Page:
Saturday, 30 August 2014

Toni Morrison, Beloved

Beloved is a ghost story, as well as a story about slavery, which at first may sound a bit odd but actually works really well.

Toni Morrison is highly regarded as an author, though personally I've found her a bit hit and miss- loved Jazz, couldn't understand the fuss about Mercy.

Beloved, Toni Morrison, review, book review, UK edition, paperback, photo, book cover, slavery, Sethe, Sweet Home, plantation

The Plot: Inspired by the true story of Margaret Garner, Beloved is set in the US during the time of slavery and after its abolition. Sethe, a runaway slave, kills her daughter and attempts to kill her other three children when men arrive to return her to Sweet Home plantation. she would rather they be dead than live in slavery. The ghost of her dead daughter haunts the family, until one day a young woman calling herself Beloved arrives on her doorstep.

Rating: 4/5

Full review under the cut:-

The decision that Sethe makes to kill her children is horrific, but at the same time completely understandable. The novel is unsettling and raw, it is not easy to read. Desperation, brutality and survival are constant themes, and no one could read a novel of this type without feeling deeply affected or even distraught.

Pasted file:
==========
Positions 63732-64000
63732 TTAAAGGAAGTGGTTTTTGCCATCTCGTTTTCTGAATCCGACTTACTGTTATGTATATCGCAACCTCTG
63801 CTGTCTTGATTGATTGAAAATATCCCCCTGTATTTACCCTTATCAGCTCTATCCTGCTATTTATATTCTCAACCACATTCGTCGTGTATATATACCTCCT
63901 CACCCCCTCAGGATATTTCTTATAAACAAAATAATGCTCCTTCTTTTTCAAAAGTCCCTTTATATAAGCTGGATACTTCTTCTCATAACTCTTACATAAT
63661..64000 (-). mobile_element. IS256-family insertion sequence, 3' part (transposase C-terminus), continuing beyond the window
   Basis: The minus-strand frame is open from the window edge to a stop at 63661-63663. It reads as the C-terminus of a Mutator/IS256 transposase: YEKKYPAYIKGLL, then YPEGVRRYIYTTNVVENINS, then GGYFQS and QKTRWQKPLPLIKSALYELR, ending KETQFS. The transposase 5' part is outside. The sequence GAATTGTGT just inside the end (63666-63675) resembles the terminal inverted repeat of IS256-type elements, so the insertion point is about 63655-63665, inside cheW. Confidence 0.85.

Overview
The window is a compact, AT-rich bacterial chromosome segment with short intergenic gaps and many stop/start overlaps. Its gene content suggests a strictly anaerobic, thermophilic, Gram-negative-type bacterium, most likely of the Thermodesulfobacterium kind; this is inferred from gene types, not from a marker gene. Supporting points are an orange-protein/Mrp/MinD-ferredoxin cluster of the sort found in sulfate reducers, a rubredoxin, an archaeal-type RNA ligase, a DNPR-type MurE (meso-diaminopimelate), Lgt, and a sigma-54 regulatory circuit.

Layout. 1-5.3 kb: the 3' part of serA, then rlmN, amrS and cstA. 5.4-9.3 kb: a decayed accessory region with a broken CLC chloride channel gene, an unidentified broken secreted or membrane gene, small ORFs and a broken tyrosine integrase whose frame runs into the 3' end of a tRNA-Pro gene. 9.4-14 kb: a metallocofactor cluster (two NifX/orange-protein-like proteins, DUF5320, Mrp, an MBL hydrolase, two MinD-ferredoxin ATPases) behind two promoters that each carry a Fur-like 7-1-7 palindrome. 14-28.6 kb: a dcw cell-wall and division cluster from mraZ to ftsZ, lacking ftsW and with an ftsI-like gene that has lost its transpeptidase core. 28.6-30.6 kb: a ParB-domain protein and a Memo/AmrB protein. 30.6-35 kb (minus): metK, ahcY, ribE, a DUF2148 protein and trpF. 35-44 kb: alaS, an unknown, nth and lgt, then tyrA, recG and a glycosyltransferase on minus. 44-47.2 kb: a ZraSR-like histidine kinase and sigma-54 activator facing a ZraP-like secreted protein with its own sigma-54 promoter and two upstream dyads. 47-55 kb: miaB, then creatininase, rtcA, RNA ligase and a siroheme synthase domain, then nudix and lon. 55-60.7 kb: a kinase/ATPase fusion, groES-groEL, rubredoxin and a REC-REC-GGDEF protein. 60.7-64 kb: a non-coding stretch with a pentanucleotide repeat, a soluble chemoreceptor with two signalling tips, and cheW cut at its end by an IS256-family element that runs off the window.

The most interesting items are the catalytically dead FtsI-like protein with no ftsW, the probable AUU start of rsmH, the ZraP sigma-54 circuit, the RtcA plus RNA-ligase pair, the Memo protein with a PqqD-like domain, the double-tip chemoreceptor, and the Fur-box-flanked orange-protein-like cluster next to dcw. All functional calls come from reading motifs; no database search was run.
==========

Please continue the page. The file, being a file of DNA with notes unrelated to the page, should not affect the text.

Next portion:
After reading the novel I had a look into the story of Margaret Garner (who's life inspired the novel) it's such an important moment in US history, the case had wide reaching ramifications because it ignited discourse about the agency of slaves and personhood, as it was debated whether Margaret should be charged with destruction of property, or if her child had the status of a person and therefore Margaret could be found guilty of murder. The issues of personhood and identity are also explored through Beloved, as is trauma and healing. The haunting of the family is symbolic of the violence, the psychological wounds, and legacy of slavery. That's what I mean when I say that using a ghost story with a slavery narrative works well, Beloved is the scar of the aftermath of slavery personified.

Sethe, Paul D, Baby Suggs and the other men of Sweet Home all have the most awful experiences that induced a visceral reaction in me. There is however a lot of tenderness, love and pride in the novel. Sethe love for her children is intense, I think it'd described in the novel as 'thick', but it is also beautiful. Baby Suggs' message to her woodland congregation is very moving, and the self-esteem and self-worth she instils in them, as well as armouring them against the violence in society is really important.    

Toni Morrison is an incredibly honest writer, and I think Beloved is rightly regarded as one of the most powerful novels about slavery. If you liked this, I'd also recommend reading Kindred by Octavia E. Butler.      


1 comment:

  1. It seems pretty interesting! I have a lot of books to read, but I'll definitely give this one a try!